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The Linux box I'm managing is used mainly as a web server. The owner of a site wants to give a new user access to the site so that they can do some work on it. I've created the user account (vinod) and added him to a new group called developers.

The site name is mobplay, so I need to give the developer group (or vinod) read/write access, but I'm concerned about adding or removing the current permissions in which the mobplay user and nobody group have access.

What is the best solution to ensure vinod gets access and the site continues to run as normal?

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I think your second paragraph stops mid-sentence –  Michael Mrozek Oct 4 '11 at 14:25
    
Please add some more information to your setup: Are you using apache httpd version 2.2.x? If so, what are your current "User" and "Group" settings of your httpd.conf? What Port is in use for your webserver (Listen)? –  Nils Oct 4 '11 at 21:21
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1 Answer 1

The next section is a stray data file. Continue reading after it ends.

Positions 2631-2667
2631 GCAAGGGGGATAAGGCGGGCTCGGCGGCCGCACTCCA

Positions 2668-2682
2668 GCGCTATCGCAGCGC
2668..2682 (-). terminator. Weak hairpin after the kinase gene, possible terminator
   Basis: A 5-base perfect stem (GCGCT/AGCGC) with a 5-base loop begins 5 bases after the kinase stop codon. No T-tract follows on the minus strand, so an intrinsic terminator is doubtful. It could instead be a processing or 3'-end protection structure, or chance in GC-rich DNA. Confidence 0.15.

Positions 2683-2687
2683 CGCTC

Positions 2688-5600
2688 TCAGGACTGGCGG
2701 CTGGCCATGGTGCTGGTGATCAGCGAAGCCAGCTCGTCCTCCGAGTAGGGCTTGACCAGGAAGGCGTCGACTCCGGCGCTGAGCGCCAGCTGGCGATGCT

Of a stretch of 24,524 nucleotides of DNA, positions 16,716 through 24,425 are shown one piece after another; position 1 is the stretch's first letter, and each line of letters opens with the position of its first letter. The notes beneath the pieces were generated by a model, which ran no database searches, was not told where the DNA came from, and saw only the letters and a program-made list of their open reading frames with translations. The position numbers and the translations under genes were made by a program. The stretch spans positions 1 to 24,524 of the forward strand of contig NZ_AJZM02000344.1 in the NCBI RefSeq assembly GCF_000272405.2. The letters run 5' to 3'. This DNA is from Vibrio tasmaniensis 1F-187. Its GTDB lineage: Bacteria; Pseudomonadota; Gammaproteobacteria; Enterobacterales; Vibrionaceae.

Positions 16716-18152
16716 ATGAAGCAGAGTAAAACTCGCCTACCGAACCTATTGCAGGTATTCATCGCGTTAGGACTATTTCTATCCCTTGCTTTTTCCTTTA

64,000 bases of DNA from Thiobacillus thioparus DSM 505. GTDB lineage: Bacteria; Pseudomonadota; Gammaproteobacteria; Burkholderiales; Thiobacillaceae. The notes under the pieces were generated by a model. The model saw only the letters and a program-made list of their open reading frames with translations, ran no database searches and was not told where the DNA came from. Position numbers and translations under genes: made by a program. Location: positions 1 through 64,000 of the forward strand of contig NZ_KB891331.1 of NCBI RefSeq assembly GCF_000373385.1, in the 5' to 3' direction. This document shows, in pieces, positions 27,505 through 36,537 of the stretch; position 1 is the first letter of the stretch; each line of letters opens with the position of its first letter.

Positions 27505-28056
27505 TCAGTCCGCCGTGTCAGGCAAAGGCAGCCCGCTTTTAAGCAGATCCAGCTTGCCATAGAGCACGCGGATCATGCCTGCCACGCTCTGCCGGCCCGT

What is the best solution to ensure vinod gets access and the site continues to run as normal?

Work out how this fits within the current security model.

If it doesn't fit then redesign the security model.

But without knowing what the security model is, we can't advise you.

I can give you an example of (part of) a security model for a webserver, which easily accomodates this

  • All users requiring write access to the website are in a group, say webdev.
  • All files within the website have ownership by a member of webdev, and group ownership webdev with permission -rw-rw-r--.
  • The webserver accesses these files based on the 'other' permissions.
  • All directories within the website have the same ownership as files but with the execute bit set for all, and the group sticky bit set, i.e. drwxrwSr-x.
  • Any files to be writeable by the webserver should be -rw-rw-rw-.
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Thanks for your comment. The only thing is that as far as I know, the nobody group needs access to the public_html folder otherwise the sites will not be accessible. –  Michael Farah Oct 4 '11 at 15:00
    
As I said I don't know what your security model is - but I'd be very surprised if that is the case. –  symcbean Oct 5 '11 at 16:00
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